Dinghy on Wheels

Is this a boat?

An Airplane?

A vehicle?

Nope, it’s our dinghy with its new retracting landing gear!

Our dinghy is the equivalent of our car here. We use it to go places far and near, on pure exploratory rides and for practical stuff alike. It is useful, fun and fast.

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As cool as it is though, it is heavy, and quite a handful to be pulled up a beach whenever we land on one.

Beached on Eureka harbor in October last year. Note that we can't pull it too far from the water, causing two problems: the sea keeps trying to take it away, requiring a constant and close watch from at least one of us, and the waves slapping on it end up filling it with salt water and sand.
Beached on Eureka harbor in October last year. Note that we can’t pull it too far from the water, causing two problems: the sea keeps trying to take it away, requiring a constant and close watch from at least one of us, and the waves slapping on it end up filling it with salt water and sand.

It so happens that soon we shall be using our dinghy primarily as our “landing vessel”, for we shall see less and less marinas along the way, thus demanding a solution to overcome its heavy weight once outside the water.

Enter the retracting landing wheels. It is a simple, easy to install/ easy to use system that cruisers often install to their dinghies to make the process of beaching them an easy and quick one (when dodging waves on a beach approach, speed of action is at a premium). I bought one of these systems at a chandlery nearby a few weeks ago, and was just waiting for a suitable day to install it. That was last Sunday.

The dinghy was fully assembled at Pesto’s stern, and the first step was to remove the outboard. It is heavy, but a block-and-tackle system facilitates the process.

Next, I had to hoist the dinghy on to Pesto’s bow. For this step, I enlisted the kids for help:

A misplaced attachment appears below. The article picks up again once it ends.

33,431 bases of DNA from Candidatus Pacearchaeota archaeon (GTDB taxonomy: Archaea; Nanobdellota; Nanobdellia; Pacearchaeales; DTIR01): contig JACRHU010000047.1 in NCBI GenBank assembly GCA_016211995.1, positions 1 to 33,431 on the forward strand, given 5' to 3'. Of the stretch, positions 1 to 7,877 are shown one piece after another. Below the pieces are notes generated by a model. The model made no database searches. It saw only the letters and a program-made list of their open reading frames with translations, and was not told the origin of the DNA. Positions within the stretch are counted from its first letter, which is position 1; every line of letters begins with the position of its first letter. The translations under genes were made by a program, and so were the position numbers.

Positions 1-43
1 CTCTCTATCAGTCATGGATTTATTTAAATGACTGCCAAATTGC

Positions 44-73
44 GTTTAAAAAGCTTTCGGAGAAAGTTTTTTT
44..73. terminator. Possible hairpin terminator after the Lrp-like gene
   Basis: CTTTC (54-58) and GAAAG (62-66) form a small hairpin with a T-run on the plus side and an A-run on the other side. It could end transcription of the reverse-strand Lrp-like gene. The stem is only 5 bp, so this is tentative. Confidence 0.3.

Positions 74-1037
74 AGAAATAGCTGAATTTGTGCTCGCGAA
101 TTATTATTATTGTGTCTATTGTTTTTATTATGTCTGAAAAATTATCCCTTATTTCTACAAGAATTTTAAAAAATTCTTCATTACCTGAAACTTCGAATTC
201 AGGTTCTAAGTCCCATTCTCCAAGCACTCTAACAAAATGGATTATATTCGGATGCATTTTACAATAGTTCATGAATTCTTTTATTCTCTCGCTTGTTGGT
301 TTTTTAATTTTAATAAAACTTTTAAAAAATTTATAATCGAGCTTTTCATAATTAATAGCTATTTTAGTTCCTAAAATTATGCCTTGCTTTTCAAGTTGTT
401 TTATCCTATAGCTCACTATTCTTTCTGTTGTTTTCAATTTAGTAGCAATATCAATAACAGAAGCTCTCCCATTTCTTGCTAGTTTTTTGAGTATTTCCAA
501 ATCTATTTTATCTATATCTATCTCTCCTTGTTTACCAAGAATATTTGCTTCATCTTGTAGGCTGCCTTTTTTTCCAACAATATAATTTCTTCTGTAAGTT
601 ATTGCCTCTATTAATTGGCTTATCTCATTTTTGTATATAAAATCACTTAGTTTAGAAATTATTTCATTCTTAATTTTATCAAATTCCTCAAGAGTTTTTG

A strong halyard and a powerful winch make hoisting the heavy dinghy a child's play. Literally.
A strong halyard and a powerful winch make hoisting the heavy dinghy a child’s play. Literally.

With the dinghy on deck, I proceed with installation. The process was relatively simple: drill 8 holes on the dinghy’s stern, treat them with a caulking material to prevent water from penetrating the fiberglass core, place the wheels’ mounting structure, and fix everything in place.

The landing wheel system prior to installation.
The landing wheel system prior to installation.

Before installing, I applied marine grease to the metal parts for added some protection against salt water. It took me a good 3 hours for the whole thing and at the end, despite being fully smeared myself with grease and caulking glue, the result seemed satisfactory to my eyes.

The new "landing gear" in place, each wheel left on the Up and Down position for the photo.
The new “landing gear” in place, each wheel left on the Up and Down position for the photo.

When I was working on it, I discovered the white cap at the bottom portion of the stern was letting water in, and the fiberglass body of the dinghy was filled with gallons and gallons of water. So I also took the opportunity to clean up the cap and its threads, and apply a decent amount of sealant component before closing it back.

As I write this, the dinghy is still dangling from Pesto’s halyard, letting the caulking and the sealant components to fully cure before submitting them to salt water. But I can’t wait to check everything together (the wheels, the outboard), and try hoisting the dinghy on a beach nearby. I hope it works !

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